Double Vision, an exhibition of work by British artists selected for the DAAD (Deutscher Akademischer Austauschdienst) British Artists’ Programme, was a collaborative project between Visual Arts, the DAAD and the Galerie für Zeitgenössische Kunst in Leipzig.
The DAAD programme has run since the 1970’s and this exhibition was curated by Andrea Schlieker who had been a jury member for seven years.
The fourteen selected artists present a cross-generational section of Britain’s artistic landscape: Victor Burgin, Mat Collishaw, Tacita Dean, Willie Doherty, Douglas Gordon, Richard Hamilton, Damien Hirst, Steve McQueen, Vong Phaophanit, Richard Wentworth, Rachel Whiteread, Stephen Willats, Richard Wilson and Jane and Louise Wilson.
The artists have all spent time living and working in Germany, principally in Berlin. Their stay, ranging from a few months to one year, invariably generated a fruitful dialogue between the artist and the adopted city, equipping then with an invaluable binary vision and often leaving an indelible mark on their work. The selection included works that relate either directly (Tacita Dean, Stephen Willats, Willie Doherty) or obliquely (Victor Burgin, Mat Collishaw) to German locations and events.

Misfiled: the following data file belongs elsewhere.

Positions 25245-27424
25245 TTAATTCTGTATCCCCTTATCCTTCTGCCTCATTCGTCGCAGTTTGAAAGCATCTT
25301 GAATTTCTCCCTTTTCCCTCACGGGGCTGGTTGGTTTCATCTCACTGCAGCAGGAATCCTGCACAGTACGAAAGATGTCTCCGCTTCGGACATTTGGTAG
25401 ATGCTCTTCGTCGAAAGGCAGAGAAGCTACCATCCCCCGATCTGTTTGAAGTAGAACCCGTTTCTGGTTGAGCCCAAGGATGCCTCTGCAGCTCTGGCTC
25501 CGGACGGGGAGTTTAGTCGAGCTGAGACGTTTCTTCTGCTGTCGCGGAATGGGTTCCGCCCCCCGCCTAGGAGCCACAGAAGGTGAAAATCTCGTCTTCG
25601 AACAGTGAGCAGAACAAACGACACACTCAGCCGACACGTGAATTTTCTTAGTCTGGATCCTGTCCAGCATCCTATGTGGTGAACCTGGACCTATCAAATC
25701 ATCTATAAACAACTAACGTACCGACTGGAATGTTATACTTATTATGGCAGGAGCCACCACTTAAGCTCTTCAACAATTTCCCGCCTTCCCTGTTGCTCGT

Tacita Dean’s film Fernsehturm, is a bird’s eye view of sky and cityscape shot from Berlin’s television tower. Victor Burgin’s new film takes its cue from a fateful encounter between Nietzsche and Lou Andrea Salome in Leipzig (although we never see the location in the film) and Willie Doherty’s series of photographs feature dark windswept staircases and occasionally lit windows taken at nights in the streets of Berlin. Covering a broad spectrum of media including paintings, sculpture, photography, installation as well as sound, film and video work, Double Vision showcases the work of some of the most central figures in the contemporary British art scene.